Dr Caroline Palmer is Professor in the Department of Psychology, Canada Research Chair and Director of the Sequence Production Lab at McGill University, Montreal. Her work focuses on the behavioral and neural foundations (learning, memory, motor control, attention) that make it possible for people to produce auditory sequences, such as playing a musical instrument or speaking. Some of the questions explored by her research are: how is it possible for people to synchronize actions within milliseconds of each other and predict event timings and patterns with little information (as they do in music) and what we can learn about the way these behaviors are modeled in music that may inform our understanding of other important biological systems.
In our interview during this year's Sync Session at McGill, we learned why she decided to study human behavior through music and how technology like the Sync Project "could be a gamechanger" for researchers by dramatically augmenting the scope, scale and environmentally valid settings for research.
Dr. Robert Zatorre is the co-director of the International Laboratory for Brain, Music and Sound Research (BRAMS), Professor in the Dept. of Neurology and Neurosurgery at the University of McGill, and an advisor to The Sync Project. His groundbreaking research deals with complex auditory perceptual processes, especially the processing of musical sounds and speech, and the relationship of music with different brain structures such as those related to reward and pleasure. His work explores interesting questions such as “How does the brain process sounds that are made internally versus externally?” and “Does musical training in early childhood affect brain development later in life?”, among others.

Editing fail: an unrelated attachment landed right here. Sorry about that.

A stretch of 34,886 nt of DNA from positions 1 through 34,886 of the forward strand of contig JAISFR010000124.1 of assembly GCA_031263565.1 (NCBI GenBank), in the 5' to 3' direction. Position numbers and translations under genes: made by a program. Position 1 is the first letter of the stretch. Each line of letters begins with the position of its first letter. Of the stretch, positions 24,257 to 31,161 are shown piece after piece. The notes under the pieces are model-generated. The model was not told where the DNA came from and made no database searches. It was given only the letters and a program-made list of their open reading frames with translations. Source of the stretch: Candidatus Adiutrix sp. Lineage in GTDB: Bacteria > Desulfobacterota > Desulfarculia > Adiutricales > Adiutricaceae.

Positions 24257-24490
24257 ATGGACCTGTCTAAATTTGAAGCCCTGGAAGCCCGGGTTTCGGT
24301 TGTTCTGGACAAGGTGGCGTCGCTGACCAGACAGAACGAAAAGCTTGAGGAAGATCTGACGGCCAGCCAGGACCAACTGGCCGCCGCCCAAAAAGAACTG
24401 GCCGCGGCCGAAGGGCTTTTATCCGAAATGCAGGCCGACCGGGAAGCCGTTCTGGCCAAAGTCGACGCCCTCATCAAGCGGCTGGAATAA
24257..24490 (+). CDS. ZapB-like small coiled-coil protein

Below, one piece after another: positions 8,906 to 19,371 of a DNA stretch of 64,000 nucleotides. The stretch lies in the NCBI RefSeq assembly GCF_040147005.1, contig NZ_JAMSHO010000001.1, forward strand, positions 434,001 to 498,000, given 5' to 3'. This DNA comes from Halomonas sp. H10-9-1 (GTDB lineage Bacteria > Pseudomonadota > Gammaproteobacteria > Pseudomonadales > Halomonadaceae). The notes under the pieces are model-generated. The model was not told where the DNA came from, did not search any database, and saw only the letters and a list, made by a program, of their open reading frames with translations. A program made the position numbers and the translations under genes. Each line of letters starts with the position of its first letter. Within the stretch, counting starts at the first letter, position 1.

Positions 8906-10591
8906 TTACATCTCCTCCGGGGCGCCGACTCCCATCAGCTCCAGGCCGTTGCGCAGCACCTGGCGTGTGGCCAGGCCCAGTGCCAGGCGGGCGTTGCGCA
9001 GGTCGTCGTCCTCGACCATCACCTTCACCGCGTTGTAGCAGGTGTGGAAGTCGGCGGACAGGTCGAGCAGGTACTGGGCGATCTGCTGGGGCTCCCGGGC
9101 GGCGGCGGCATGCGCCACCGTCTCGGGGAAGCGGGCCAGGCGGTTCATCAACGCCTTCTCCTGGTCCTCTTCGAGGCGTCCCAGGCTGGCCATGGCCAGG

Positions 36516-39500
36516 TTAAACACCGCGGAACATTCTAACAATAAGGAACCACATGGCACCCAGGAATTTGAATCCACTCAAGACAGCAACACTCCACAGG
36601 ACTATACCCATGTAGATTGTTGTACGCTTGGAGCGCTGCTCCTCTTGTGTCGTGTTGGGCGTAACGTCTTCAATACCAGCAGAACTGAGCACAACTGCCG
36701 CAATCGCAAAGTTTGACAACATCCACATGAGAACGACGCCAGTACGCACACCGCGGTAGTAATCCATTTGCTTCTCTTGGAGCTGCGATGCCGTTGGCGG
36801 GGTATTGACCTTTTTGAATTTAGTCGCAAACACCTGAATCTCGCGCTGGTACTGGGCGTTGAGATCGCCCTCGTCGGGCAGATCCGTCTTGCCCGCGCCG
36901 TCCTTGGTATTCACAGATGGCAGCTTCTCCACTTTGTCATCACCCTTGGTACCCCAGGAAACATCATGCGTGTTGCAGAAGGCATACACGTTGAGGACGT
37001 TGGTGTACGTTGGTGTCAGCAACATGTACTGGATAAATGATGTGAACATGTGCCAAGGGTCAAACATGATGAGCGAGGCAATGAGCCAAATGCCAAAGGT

Above is an excerpt from our chat with Dr. Zatorre at the Sync Session at McGill University. Dr. Zatorre discusses how modern brain imaging techniques such as fMRI and PET imaging have been helpful in exploring brain development of musicians and non-musicians, the role that music may play on a larger biological schema, and how technology like The Sync Project would enable him to take his work outside of the lab to evaluate responses to music at-scale, in environmentally valid settings.
You can read more about Dr. Zattore's work on music's effect on the reward system and the brain on our blog.
Dr Jessica Grahn is a top researcher in neuroscience at the Brain and Mind Institute and the Department of Psychology at Western University, in London, Ontario. Dr Grahn's work looks at how humans interpret rhythmic information in music. Her work has led to discoveries about where rhythmic music is processed in the brain and how some people diagnosed with movement disorders such as Parkinson's are still able to "feel the beat" despite impairments in the very areas we know are responsible for detecting beat in music.
We interviewed Dr Grahn during the recent Sync Session workshop at McGill to discuss what we know about why the connection of rhythm to movement is so widely observed, how research has shown the benefit of rhythm in music over other kinds of rhythmic stimuli, and the potential that technology like the Sync Project has for researchers looking to extend the scope and sample size of their research into music as medicine.
Stay tuned for more interviews from leading researchers exploring the intersection of music, medicine and technology in the coming weeks on the Sync Project Blog.
Tristan Jehan is the Principal Scientist at Spotify. He is the co-founder of The Echo Nest, a platform that combines data on music and listeners, that was recently acquired by Spotify. Tristan has a doctorate in Media Arts and Sciences from MIT and is an Advisor to The Sync Project. We interviewed him about his current work, his scientific endeavors and future interests. We talked specifically about Spotify, The Echo Nest and The Sync Project, but also explored topics like “can you tell someone is a republican by looking their playlist, will we be listening to personalized music composed by machines in the future, and what happens when you sync your playlist with your running pace?”